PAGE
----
It should also be noted that the aliens do not need to eat us in order to survive, nor even to maintain their health, though eating us gives them great pleasure because they find us to be quite tasty. Moreover, confining and eating many of us will provide an additional benefit―a benefit that we will soon learn about from the aliens.

Not surprisingly, human beings are appalled at this. How could highly sophisticated beings who profess to value peace and love for all conscious and certainly rational beings think to do such things to us? We appoint a representative to talk to the alien in charge, and to argue on our behalf.

Human: It is not right for you to treat us this way. We are intelligent creatures, who have the ability to reason, to deeply feel and care, to feel pain, to experience anxiety and emotional suffering, and to think and act morally, similar to you aliens. We should be treated with the respect and dignity that all rational and moral beings should be accorded.

Alien: Mankind regularly acts both irrationally and immorally. Let’s take a look at your actions. You pollute the air that you breathe and the water that you drink―two things that your very lives depend upon. You continue to do so even though you know the harmful effects that you are causing to yourselves―the epitome of irrational behavior. Moreover, you continue to pollute although there are reasonable clean energy alternatives that your government and business leaders regularly discredit, disparage, and even ignore―often to please the very people who are most polluting your planet―the rich and powerful.

Your population is multiplying out of control and at a rate that your planet cannot support. Every year millions of people, including children, starve to death; you are using up the Earth’s natural non-renewable resources; and the agricultural land you need to feed your growing populations is both disappearing under the cement of your cities and being damaged by the overuse of toxic pesticides. Yet, your populations continue to increase, and millions continue to starve. This is certainly irrational and immoral behavior.

You regularly go to war against people who you do not know and who present little real threat to you. Some of you, such as your suicide bombers, blow themselves up in order to kill others―convinced they will be rewarded by God and sent to a Heaven―even for killing innocent women and children. These suicide bombers sacrifice their lives and kill so many others even though they cannot prove Heaven exists, or that there is a God, or that if there is a God that such a God would reward such killing.

You mistreat, discriminate against, and enslave other human beings merely because their skin is of a different color than your own, thereby clearly acting neither rationally or morally.

You develop nuclear, biological, and chemical weapons that have the potential to wipe out most if not all life on Earth,11 and manufacture so many of these weapons that if only a portion of them are used you will effectively destroy yourselves. In fact, we can confidently predict that this will happen unless someone steps in to stop you. Your insistence in developing ever greater weapons to be used against your fellow man is neither rational nor ethical.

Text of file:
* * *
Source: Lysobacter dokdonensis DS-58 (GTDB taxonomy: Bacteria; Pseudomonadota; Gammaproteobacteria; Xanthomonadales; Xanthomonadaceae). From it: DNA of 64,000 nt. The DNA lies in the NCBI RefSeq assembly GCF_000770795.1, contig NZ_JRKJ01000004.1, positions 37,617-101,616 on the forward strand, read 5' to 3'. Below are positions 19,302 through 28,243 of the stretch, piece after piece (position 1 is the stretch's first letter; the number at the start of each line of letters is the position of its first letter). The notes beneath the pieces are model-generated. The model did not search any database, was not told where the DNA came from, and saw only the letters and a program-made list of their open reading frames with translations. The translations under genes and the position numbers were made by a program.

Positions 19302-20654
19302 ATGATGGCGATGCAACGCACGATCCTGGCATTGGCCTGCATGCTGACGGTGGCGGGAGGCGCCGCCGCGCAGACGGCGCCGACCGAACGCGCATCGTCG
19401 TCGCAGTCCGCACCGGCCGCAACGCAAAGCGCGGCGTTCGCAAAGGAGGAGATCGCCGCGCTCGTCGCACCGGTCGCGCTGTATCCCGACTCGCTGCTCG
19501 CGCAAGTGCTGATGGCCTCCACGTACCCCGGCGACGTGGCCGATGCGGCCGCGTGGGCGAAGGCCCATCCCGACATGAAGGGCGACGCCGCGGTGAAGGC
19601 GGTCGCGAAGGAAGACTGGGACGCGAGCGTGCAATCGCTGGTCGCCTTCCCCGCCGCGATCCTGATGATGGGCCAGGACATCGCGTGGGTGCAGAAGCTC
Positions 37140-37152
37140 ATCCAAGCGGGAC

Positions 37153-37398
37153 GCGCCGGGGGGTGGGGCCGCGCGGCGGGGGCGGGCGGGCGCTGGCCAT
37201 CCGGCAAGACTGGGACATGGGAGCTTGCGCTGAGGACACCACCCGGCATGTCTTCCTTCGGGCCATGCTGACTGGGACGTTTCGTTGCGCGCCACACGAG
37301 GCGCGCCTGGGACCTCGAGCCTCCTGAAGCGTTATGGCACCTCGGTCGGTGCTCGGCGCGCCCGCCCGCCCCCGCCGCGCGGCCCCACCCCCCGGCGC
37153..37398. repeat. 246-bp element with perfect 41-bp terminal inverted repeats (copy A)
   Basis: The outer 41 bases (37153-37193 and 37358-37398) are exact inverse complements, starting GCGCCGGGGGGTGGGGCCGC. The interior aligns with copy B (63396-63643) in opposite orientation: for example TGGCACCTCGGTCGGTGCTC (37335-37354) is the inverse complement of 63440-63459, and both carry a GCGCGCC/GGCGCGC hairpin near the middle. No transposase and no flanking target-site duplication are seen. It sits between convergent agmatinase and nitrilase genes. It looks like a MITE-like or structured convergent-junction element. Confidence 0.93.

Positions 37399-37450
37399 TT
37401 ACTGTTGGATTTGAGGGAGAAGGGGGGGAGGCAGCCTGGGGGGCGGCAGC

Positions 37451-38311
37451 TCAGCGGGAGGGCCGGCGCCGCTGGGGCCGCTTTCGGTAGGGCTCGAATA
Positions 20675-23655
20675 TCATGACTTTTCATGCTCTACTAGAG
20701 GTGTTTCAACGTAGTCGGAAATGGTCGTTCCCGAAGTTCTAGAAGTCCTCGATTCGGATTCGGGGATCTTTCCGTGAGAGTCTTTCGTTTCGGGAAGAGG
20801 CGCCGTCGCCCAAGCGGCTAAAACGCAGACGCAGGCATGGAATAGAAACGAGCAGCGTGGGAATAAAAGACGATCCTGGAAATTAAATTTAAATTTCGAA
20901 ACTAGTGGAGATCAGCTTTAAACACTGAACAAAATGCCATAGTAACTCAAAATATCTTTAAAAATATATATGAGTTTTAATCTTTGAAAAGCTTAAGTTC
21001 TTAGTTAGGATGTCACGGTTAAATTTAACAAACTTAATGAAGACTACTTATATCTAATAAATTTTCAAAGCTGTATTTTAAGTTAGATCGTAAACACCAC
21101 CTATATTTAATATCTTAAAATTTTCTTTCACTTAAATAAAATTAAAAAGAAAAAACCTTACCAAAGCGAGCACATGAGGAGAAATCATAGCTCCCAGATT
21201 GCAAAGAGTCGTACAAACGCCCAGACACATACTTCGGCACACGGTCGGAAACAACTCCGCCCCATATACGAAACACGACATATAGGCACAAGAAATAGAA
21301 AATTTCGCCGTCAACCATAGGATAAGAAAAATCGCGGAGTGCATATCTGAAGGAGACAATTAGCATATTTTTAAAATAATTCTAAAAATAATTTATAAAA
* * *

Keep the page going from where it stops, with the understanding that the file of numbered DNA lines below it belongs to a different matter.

Your great writer Feodor Dostoyevsky saw man for what he was and is, and his words should be pondered by you:

And now while we consider bloodshed an abomination, we nevertheless engage in this abomination and even more than ever before…{Man’s} worst defect is his perpetual immorality …In short, one may say anything about the history of the world…The only thing one cannot say is that it is rational (Dostoyevsky, 1864: pp. 42, 46) .

Have I given you enough evidence of your lack of rationality and morality? I can give you many more examples.

Human: I agree that mankind has certainly taken a turn in the wrong direction in many ways. However, your examples look at mankind as a whole, and the direction that our leaders have taken us. Most people, however, are rational and moral. The masses should not be condemned for the abuses of the few, nor for the poor choices made by the rich and powerful who run our world.

Alien: Your leaders are often a reflection of the rest of you. Most people on your planet have shown neither greater rationality nor morality than your leaders. For example, so many people around the world smoke cigarettes although they know that they have thereby increased their risk for numerous diseases. People smoke although they know that smoking kills a very high percentage of people who smoke. They even smoke in the presence of their friends and children although they know that second hand smoke also kills. Such actions are both irrational and immoral.

Individuals buy sports utility vehicles and other automobiles that get poor gas mileage although they know that the gasoline used to run motor vehicles is one of the biggest sources of air pollution. Despite the fact that they could buy a car that exceeds 40 miles per gallon, they are happy to purchase the vehicle that gets only 20 or 25 miles per gallon and fouls your air.

Your so-called more advanced and educated societies are examples of greed and selfishness instead of benevolence and charity. Billions of dollars are spent on things people do not need,12 while others go hungry and homeless in their own communities. This is not an example of morality.

Moreover, so many of you would rather work long hours to pay for things that you do not truly need, and thereby spend less time with your children. Your greed is at the expense of your relationships and your family. This is not rational behavior. Should I go on?

Human: You have given some good examples that show that humans are often neither rational nor moral, but you cannot dispute that there are many instances where we do display rationality and morality. We often help others in need, and many people give of their time and money to charitable causes.